This is the last week before the Legislature starts voting on lots and lots of bills. Legislators have been working on budgets, preparing bills, and connecting with each other over potential issues.
Better leadership, better representation
As I have become better connected here, expectations increase. Whether it be from you, who are my constituents, other legislators, or the executive branch. I have had individual meetings this week with The Director of the Office of Finance, the Director of Health and Welfare, the Director of the Department of Transportation, and the Superintendent of Public Instruction. I think they are seeking me out for two reasons: they believe me to be a common-sense guy who will listen to concerns and give them reasoned feedback without a lot of political talk. Also, I believe, in the case of the Little Administration, they are making a serious attempt to reach out to key legislators to find out what Idaho’s citizens are thinking.
I believe this is a really good situation for you. Your voice is being heard at a higher level of government than ever before. I think that the administrative branch of government is sincerely interested in hearing your voice.
But they also know that I am not one of them. I represent the legislative branch, and we are here to make sure a system of checks and balances exist. I will defend that constitutional position on your behalf.
As you know, I am the vice chair of the Senate Transportation Committee. In that role, I have access to information that most folks don’t have. I will try to pass that along if you are interested.
Here’s the deal. We fund transportation primarily from monies derived from registration fees and fuel taxes. That’s where the money comes from to fix roads or to build roads and bridges. Here’s the problem: we have increased the efficiency of cars and trucks and have an increasing number of electric and hybrid vehicles. This efficiency causes less fuel per mile, but the repair of the roads increases because of labor, material, and equipment costs. The electric cars don’t pay fuel taxes. So, we have declining revenue to fund increasing repair and maintenance costs. So far, we are surviving because of our increasing population and the cars they bring, so revenue is keeping us afloat…sort of.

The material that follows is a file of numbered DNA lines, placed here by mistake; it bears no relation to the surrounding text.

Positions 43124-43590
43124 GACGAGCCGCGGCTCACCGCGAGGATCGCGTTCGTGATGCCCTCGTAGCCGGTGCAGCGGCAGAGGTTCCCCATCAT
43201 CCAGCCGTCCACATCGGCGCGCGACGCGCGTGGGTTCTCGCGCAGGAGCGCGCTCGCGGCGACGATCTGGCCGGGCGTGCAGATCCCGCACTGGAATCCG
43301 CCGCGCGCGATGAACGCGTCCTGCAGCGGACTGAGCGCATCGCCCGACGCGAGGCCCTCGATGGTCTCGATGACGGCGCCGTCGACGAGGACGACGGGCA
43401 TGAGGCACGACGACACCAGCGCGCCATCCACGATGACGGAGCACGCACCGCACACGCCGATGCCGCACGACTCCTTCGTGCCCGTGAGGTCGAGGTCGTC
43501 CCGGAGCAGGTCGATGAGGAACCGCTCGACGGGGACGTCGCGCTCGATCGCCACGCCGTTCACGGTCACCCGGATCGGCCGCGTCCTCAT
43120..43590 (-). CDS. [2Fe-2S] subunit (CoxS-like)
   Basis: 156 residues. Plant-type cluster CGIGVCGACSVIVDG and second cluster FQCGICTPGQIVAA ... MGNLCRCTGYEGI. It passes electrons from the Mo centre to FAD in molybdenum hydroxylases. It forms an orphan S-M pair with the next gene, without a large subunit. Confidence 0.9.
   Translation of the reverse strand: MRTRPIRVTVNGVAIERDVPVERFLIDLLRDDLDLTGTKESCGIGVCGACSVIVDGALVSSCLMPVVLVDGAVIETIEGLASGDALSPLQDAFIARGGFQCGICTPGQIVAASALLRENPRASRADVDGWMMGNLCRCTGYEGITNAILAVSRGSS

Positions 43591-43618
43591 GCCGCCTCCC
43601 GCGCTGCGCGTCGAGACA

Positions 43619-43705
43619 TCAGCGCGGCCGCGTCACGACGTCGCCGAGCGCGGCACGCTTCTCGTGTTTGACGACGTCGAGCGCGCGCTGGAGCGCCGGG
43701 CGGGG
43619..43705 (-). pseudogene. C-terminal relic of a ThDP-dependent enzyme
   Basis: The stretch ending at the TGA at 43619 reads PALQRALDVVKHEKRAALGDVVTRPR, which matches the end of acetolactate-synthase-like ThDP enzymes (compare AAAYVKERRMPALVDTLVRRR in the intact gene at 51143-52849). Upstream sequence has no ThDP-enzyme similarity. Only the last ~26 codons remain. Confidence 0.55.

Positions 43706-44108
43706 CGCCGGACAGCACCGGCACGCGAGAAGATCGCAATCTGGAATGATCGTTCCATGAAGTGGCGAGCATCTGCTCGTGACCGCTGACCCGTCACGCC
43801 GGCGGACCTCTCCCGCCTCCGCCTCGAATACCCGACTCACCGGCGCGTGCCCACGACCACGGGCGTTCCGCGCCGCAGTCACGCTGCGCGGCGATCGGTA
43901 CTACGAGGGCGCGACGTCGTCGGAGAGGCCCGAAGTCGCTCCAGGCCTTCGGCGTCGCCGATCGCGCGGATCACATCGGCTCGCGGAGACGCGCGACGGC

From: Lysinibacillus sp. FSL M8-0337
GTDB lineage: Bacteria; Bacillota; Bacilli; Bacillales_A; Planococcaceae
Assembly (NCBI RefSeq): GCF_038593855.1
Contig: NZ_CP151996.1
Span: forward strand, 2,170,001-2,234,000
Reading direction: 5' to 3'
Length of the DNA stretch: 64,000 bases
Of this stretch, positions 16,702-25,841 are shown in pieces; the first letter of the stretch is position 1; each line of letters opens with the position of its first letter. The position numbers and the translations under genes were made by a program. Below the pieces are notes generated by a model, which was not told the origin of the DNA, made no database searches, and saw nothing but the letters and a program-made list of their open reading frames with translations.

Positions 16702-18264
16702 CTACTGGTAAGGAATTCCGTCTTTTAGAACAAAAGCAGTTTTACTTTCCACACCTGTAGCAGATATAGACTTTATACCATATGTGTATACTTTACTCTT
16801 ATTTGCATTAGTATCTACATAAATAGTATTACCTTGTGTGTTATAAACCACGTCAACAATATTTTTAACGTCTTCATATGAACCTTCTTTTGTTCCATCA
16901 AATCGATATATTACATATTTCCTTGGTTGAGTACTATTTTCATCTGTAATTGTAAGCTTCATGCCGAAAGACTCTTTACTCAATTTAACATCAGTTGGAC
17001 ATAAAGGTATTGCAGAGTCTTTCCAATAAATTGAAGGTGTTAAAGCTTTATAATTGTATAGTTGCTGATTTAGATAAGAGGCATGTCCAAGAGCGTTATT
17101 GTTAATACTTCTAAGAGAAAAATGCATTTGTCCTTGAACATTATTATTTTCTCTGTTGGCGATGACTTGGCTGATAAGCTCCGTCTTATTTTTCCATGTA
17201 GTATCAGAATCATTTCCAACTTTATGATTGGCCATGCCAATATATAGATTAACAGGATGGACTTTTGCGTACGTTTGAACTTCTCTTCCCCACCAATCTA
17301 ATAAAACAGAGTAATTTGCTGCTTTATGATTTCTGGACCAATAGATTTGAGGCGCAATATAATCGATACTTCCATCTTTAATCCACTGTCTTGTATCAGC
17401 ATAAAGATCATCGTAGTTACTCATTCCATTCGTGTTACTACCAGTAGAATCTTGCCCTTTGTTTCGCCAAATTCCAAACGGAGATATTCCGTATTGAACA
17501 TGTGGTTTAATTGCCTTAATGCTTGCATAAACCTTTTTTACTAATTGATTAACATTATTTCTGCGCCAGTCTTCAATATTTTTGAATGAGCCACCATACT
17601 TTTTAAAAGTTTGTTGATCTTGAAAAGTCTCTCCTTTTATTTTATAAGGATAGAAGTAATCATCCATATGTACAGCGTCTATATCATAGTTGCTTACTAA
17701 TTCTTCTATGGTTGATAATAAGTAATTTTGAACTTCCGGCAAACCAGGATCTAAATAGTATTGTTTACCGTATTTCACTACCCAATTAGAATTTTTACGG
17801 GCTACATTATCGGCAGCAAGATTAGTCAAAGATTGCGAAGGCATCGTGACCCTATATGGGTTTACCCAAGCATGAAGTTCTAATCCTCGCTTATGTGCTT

Factoid: 827 bridges in the state system in Idaho are more than 50 years old…that is their life expectancy! By 2021, half of our bridges (897) will be beyond their life expectancy! I’m no expert, but this doesn’t seem sustainable.
Idaho Transportation Department is working with surrounding states to test cars to see if a ‘pay to play option’ is worth working on. Basically, my mother, who drives 1000 miles a year, would pay less than I would when I run about 50,000 miles per year. I would get charged for using the roads that will need repair, based on my usage. She won’t pay as much because she doesn’t use them as much.
Trucks pay this way now, so there are systems in place. I am not advocating anything, just making you aware of the situation. Maybe some of you have ideas on solutions? I would love to hear your ideas!
Tune in to KLER radio
I have an agreement with KLER Radio in Orofino to do a weekly radio show for those interested. It will air at about 12:00 noon and 5:20 pm on Mondays. It is only about four minutes, so it won’t ruin your day! This week’s discussion is about the School Funding Formula, and its effect on Orofino schools. Tell me what you think!